(This week’s insight is a little long, so if you want to skip to the Activity Challenge, CLICK HERE.)
Last month, we learned how focusing on what you have can help you feel happy. You can appreciate your physical possessions, your opportunities to do mitzvos, or the unique set of skills, talents, and life circumstances you were born with.
But inevitably, no matter how hard we try to focus on the good, the reality is that we all experience pain, lack, discomfort, or suffering sometimes. We can try to look away and focus elsewhere – but sometimes the pain and suffering is just too hard to ignore!
How can we continue to be happy during the rough times?
The answer, of course, is found in none other than…. Megillas Esther! 🙂
In the beginning of the Purim story, many horrifying things happen: Esther is taken to the palace and forced to live with the evil Achashveirosh. Haman rises to power and builds gallows to hang Mordechai. Haman plans to destroy the entire Jewish people on 13 Adar, and even gets the king to sign off on his plan!!!!
A terrifying story! If you were a Jew living in the times of Purim, you would be terrified. What will become of Esther? What will become of the entire Jewish future?
Indeed, the Jews were terrified. They prayed for their lives, fasted, and did teshuva. Suddenly, everything turned upside-down!
Instead of killing Mordechai, Haman was forced to lead Mordechai through the streets, giving him honor and respect. Esther (who was brought to the palace only as a result of Haman’s own advice to kill Vashi) hosted a party that brought about Haman’s downfall. Haman was then hanged on the very same gallows he had built to hang Mordechai! Finally, instead of 13 Adar being a day when the Jewish people were destroyed, 13 Adar was flipped to a day when the Jews defeated their enemies!
The whole Purim story is one long tale of bad things that were flipped into good. The very same events that seemed bad at first, ended up working out for our benefit.
This is the message of Purim: That even when things look bad, bleak, dark, terrifying, and hopeless, Hashem is always with us and can flip those very same events into good. There is good hidden in every event in history – and in every single moment of our lives. We just aren’t always privileged to see it.
You might miss a bus, but find out later that the bus broke down, so it was a good thing you weren’t on it! Or you might burn a pot of soup, and find out later that one of the ingredients was spoiled and would have made you sick to eat it.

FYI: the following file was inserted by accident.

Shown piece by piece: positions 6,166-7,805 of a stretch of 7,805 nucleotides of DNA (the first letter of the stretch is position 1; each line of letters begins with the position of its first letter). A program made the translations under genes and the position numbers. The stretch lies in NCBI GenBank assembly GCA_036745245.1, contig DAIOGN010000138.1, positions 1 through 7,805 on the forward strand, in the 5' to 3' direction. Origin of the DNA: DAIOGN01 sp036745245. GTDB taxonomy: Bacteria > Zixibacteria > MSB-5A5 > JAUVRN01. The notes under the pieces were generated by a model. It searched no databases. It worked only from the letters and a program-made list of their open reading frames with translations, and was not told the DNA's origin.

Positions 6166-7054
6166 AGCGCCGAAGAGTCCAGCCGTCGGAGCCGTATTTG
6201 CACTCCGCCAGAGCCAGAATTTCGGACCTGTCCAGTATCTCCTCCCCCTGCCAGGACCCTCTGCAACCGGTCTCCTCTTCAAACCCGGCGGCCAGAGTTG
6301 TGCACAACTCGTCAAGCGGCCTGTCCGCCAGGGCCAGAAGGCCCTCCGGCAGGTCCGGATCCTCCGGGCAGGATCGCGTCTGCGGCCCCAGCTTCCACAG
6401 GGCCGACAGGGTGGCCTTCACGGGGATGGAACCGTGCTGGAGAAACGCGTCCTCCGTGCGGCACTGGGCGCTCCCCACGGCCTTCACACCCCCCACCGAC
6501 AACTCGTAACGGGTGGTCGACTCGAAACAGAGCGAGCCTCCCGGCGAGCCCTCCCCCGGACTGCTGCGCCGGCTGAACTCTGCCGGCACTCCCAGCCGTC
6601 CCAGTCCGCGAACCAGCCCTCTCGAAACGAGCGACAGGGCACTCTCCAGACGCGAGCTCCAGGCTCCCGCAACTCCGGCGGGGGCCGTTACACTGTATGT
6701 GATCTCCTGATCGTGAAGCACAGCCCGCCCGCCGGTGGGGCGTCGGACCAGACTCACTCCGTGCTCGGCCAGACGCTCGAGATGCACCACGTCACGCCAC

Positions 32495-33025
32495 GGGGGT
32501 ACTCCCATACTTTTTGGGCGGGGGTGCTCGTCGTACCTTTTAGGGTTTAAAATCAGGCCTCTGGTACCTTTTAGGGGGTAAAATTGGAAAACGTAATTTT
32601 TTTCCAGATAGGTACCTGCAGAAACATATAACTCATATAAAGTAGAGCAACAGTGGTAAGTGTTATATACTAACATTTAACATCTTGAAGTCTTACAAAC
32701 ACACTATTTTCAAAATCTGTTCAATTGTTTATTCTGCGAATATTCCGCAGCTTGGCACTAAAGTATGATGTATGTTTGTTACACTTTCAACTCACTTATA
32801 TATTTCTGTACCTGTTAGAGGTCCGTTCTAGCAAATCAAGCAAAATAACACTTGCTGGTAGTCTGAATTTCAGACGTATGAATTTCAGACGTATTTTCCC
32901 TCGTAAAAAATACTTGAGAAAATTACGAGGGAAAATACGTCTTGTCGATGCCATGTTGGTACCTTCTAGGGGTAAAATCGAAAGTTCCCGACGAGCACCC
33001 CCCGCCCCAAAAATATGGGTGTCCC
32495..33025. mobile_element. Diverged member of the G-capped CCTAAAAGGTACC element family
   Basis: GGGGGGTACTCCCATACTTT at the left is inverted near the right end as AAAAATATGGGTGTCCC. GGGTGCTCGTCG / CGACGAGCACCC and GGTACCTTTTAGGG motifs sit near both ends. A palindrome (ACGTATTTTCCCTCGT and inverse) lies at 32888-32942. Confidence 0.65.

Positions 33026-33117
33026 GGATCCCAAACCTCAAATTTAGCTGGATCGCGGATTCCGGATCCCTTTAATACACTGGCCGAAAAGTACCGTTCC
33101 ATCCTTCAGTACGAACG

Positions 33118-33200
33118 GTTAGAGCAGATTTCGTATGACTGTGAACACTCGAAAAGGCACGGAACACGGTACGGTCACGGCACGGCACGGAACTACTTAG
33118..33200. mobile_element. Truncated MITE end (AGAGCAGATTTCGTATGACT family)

Or you might stub your toe, and… well, that’s it! We don’t always find out the good ending for every story. But we do know that Hashem does only good, so you can be sure there is good hidden in there.
The Greatest Display of Hashem’s Unity
How many times is Hashem’s name mentioned in the Megillah? ZERO! Never. Hashem’s name isn’t mentioned in the Megillah even once! His involvement in the story is totally hidden. But we can see clearly in retrospect that Hashem was there all along.
The Sifsei Chaim1 explains that this is actually the greatest revelation of Hashem’s unity and wisdom. When Hashem does open miracles, it shows His power to override the rules of nature. But when Hashem secretly manipulates world events such that both the bad AND the good end up serving good purposes – that shows even more powerfully that Hashem is One. Both the bad and the good come from One Source.
Chazal say: “Chayav Adam L’Besumei… A person must drink on Purim until he doesn’t know the difference between Baruch Mordechai (Blessed is Mordechai) and Arur Haman (Cursed is Haman).”
Why on earth would Chazal want us to confuse Mordechai and Haman? Why didn’t they pick a different way to measure whether or not someone has reached the required state of drunkenness? Why not just ask us to try walking in a straight line?
The Sifsei Chaim explains that this symbolizes the entire message of Purim. Chazal want to teach us that Baruch Mordechai and Arur Haman are actually the same. (In fact, they have same gematria of 502!) It may look like some things are bad (Arur Haman), but really, both the bad and the good come from the same Source. Hashem is constantly watching over us and manipulating world events such that even the bad ends up working out for our benefit.
Wiping Out Amalek
This week is Parshas Zachor. We read in shul about how Amalek attacked the Jews when they were leaving Egypt. Why do we read this right before Purim?